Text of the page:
More misinformation from LLTNPA about the camping bye-laws

March 26, 2016 Nick Kempe No comments exist

A copy of Voice, the excellent publication from the Friends of Loch Lomond and Trossachs (I am a member), arrived in the post this morning.   Voice gives over a page of the publication to Gordon Watson, LLTNP Chief Executive, to provide an update from the Park Authority.  It includes a section on the proposed camping byelaws which says nothing about what the Park is actually planning to do in the new camping management zones but states the byelaws will “regulate camping, tackle anti-social behaviour and make it an offence to cause damage to the Park’s natural environment.   They will also prevent inappropriate use of public laybys as encampements by caravans and campervans”.


Two parts of Mr Watson’s statement are simply wrong and another is totally misleading.  The only bit he has got right is that  the proposed byelaws would regulate camping (or in other words remove the right to camp):

  • The proposed byelaws contain NO provisions to tackle anti-social behaviour.   The provisions of the draft byelaws approved by the Scottish Government  make it an offence to put up a tent without permission from the Park, stay overnight in any shelter or to light a fire.  There are no references to anti-social behaviour which is covered by the existing criminal law and a matter for the police.   Mr Watson appears to believe that antisocial behaviour in the Park, whether by residents or visitors, only occurs when people are camping.   This is nonsense.
  • The proposed byelaws contain NO provisions to protect the Park’s natural environment.   The only way to interpret Mr Watson’s claim about protection of the natural environment is if the lighting of fires or camping are seen in themselves as activities damaging the environment.  The Scottish Parliament obviously did not think so when passing our access legislation as both camping and the lighting of fires are included in access rights (and like all other access rights are dependent on  being exercised responsibly).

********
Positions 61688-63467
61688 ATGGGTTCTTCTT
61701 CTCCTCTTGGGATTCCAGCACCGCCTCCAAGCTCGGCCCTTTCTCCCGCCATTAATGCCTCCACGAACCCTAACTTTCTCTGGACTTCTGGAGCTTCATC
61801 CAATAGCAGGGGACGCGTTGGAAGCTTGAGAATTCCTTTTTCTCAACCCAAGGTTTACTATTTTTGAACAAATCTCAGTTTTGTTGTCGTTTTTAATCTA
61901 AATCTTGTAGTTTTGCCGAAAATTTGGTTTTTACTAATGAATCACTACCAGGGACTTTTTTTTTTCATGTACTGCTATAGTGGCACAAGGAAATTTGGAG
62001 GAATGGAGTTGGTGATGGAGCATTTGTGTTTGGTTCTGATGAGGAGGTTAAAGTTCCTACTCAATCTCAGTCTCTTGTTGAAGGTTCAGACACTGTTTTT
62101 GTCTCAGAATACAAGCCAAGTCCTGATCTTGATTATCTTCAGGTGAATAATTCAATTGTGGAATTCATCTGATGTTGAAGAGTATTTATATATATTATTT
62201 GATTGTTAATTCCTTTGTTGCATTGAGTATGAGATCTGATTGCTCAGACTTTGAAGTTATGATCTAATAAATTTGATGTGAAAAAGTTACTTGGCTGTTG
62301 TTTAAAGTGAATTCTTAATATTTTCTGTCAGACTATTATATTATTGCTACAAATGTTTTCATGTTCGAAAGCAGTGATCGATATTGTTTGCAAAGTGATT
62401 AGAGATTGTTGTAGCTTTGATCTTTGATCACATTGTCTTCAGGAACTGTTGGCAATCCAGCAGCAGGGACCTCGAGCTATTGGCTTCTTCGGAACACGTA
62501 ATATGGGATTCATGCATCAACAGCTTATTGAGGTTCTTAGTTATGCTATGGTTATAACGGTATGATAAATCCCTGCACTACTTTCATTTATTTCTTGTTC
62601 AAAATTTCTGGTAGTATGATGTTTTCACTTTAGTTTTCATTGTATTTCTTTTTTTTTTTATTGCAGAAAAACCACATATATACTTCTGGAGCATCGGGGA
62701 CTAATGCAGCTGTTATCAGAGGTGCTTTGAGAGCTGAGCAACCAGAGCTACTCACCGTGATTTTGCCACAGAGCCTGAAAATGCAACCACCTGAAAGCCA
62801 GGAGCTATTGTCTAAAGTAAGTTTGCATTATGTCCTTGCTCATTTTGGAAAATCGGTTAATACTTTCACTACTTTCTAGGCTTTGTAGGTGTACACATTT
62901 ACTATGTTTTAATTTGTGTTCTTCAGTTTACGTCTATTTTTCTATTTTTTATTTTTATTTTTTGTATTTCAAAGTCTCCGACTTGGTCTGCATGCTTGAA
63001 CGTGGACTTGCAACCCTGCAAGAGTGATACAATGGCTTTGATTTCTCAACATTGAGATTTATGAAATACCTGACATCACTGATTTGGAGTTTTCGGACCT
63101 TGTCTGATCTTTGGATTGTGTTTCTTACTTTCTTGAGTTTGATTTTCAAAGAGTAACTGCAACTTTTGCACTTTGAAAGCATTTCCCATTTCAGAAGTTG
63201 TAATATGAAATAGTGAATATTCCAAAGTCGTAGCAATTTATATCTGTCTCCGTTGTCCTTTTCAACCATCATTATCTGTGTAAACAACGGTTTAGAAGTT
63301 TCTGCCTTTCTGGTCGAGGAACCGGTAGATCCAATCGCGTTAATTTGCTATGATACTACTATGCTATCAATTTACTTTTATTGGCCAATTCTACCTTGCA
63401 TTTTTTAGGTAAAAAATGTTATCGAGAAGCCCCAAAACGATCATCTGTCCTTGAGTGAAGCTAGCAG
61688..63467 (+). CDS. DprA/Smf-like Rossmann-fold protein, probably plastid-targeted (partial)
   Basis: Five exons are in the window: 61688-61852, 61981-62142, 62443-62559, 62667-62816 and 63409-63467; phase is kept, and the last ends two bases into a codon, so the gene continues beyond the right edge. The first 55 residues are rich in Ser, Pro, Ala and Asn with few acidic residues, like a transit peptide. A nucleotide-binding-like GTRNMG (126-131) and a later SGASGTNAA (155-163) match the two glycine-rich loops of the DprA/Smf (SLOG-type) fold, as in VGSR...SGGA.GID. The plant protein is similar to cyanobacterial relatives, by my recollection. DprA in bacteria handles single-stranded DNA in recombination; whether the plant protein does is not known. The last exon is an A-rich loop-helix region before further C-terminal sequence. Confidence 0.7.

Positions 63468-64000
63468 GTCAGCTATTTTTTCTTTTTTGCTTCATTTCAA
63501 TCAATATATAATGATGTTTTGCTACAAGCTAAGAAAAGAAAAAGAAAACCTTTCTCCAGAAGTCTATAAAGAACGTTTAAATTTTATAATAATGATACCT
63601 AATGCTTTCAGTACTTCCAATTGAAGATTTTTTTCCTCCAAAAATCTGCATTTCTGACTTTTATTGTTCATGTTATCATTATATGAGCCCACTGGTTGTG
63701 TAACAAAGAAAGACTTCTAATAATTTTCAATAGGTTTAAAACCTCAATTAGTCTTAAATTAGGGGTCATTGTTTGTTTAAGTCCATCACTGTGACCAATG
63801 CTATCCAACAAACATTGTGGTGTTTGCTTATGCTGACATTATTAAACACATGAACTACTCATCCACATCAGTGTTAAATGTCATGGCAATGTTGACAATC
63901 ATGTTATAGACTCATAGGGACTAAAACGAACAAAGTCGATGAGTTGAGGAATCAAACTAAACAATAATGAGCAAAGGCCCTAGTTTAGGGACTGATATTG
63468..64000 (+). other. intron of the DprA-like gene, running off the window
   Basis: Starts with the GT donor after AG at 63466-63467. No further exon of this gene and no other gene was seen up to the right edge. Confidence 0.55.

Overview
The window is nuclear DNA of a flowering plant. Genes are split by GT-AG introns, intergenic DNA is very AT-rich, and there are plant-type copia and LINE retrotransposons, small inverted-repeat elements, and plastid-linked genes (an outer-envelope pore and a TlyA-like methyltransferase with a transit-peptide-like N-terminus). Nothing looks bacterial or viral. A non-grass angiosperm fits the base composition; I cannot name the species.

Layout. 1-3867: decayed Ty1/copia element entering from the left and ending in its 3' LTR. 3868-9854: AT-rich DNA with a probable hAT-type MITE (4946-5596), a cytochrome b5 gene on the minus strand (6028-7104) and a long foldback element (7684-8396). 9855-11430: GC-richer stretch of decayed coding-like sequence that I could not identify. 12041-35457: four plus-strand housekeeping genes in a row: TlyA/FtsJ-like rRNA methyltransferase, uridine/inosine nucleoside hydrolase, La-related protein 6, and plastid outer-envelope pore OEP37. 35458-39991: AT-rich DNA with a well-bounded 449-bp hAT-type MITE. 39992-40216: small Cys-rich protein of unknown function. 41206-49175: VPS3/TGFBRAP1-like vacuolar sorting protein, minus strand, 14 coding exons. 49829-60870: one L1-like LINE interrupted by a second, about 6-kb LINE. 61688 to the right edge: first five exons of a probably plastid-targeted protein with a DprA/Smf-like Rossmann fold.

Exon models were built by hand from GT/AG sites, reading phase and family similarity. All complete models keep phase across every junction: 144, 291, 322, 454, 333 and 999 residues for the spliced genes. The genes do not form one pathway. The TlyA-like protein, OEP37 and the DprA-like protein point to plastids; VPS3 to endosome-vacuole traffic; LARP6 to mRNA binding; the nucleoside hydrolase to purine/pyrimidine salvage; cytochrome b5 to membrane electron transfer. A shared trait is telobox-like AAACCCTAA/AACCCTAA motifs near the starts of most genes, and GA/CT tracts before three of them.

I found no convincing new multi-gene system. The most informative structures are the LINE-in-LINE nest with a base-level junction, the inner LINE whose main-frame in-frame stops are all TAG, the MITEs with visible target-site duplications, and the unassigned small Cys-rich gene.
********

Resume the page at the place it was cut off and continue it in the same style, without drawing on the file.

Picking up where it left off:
• The proposed byelaws are simply not necessary to prevent encampments in laybys as there are already legal powers available to tackle this in the Criminal Justice and Public Order Act 1994   The question which the Park has never answered is why it has not worked with the police and landowners to use these existing powers.  To suggest, as Mr Watson continues to do, that camping byelaws are somehow necessary to address this problem is totally misleading.


The whole of the Your Park consultation process was based on similar misinformation about what camping byelaws would achieve.     The Park and the Scottish Government has been well aware of the glaring deficiencies in the case for camping byelaws for almost 18 months now, even since former Chief Inspector Kevin Findlater’s response to the Your Park consultation was made public.  Yet the Park’s Chief Executive continues to repeat false claims apparently in the belief that you can fool all of the people all of the time.    In the long run I predict the Park and its Board are going to look the bigger fools.

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